Hawley’s victory helped Republicans keep and strengthen their majority in the Senate, even as they lost their House majority by historic voter margins. That’s because the Senate gives disproportionate representation to low-population states, which in today’s political environment means giving disproportionate representation to the GOP.
It’s one of several ways that Republicans have managed to hold on to power, despite holding positions wildly out of step with the majority of the public’s opinion. Others are through anti-democratic efforts like partisan gerrymandering and thinly veiled efforts to suppress minority, Democratic-leaning votes and — as they have done or are now doing in Michigan, North Carolina and Wisconsin — stripping power from newly elected state-level Democrats before they take office.
The Wisconsin example is particularly relevant because health care was a major issue in the campaign and the incoming Democratic governor, Tony Evers, campaigned on a promise to withdraw the state from the lawsuit. Now he can’t, because GOP Gov. Scott Walker, on his way out of office, signed a bill that gives authority over state litigation over to the legislature ― which, thanks to gerrymandering, remains under Republican control.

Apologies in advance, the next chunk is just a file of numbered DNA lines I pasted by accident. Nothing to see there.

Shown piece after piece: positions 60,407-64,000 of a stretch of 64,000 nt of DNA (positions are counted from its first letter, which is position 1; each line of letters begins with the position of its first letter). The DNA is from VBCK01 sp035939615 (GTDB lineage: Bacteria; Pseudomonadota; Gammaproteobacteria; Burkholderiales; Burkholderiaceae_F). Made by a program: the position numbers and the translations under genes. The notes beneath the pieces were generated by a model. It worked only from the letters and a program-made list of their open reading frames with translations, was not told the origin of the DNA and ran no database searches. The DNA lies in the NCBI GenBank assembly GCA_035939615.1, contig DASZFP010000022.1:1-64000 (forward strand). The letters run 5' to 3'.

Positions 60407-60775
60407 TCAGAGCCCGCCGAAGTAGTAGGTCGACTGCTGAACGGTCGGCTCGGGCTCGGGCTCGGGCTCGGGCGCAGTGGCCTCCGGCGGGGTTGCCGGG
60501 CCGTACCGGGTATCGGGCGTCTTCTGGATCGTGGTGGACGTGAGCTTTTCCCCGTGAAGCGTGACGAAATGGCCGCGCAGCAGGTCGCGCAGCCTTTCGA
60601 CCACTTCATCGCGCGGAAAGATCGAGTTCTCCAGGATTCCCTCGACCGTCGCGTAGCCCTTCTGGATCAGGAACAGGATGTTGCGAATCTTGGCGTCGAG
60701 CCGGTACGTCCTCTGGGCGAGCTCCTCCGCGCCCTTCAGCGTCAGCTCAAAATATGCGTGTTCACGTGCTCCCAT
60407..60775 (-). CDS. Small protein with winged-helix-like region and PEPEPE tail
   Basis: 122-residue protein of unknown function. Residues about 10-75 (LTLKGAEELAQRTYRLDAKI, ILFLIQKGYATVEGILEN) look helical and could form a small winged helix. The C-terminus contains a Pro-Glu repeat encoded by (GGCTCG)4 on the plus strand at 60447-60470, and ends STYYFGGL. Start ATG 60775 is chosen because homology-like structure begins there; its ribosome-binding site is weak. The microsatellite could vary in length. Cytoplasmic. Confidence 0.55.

Sometimes parties that suffer the kinds of rebukes that Republicans did over health care in 2018 engage in some serious re-examination of their priorities or and platforms. That obviously isn’t happening here.
As long as Republicans have at least some ability to keep undermining the Affordable Care Act, they seem determined to focus on that rather than trying to come up with new ways of helping people get health care. And so the debate over Obamacare seems likely to linger at least until the 2020 elections and quite possibly beyond that.
How to vote
Vote-by-mail ballot request deadline: Varies by state
For the Nov 3 election: States are making it easier for citizens to vote absentee by mail this year due to the coronavirus. Each state has its own rules for mail-in absentee voting. Visit your state election office website to find out if you can vote by mail.Get more information
In-person early voting dates: Varies by state
Sometimes circumstances make it hard or impossible for you to vote on Election Day. But your state may let you vote during a designated early voting period. You don't need an excuse to vote early. Visit your state election office website to find out whether they offer early voting.My Election Office
General Election: Nov 3, 2020
Polling hours on Election Day: Varies by state/localityMy Polling Place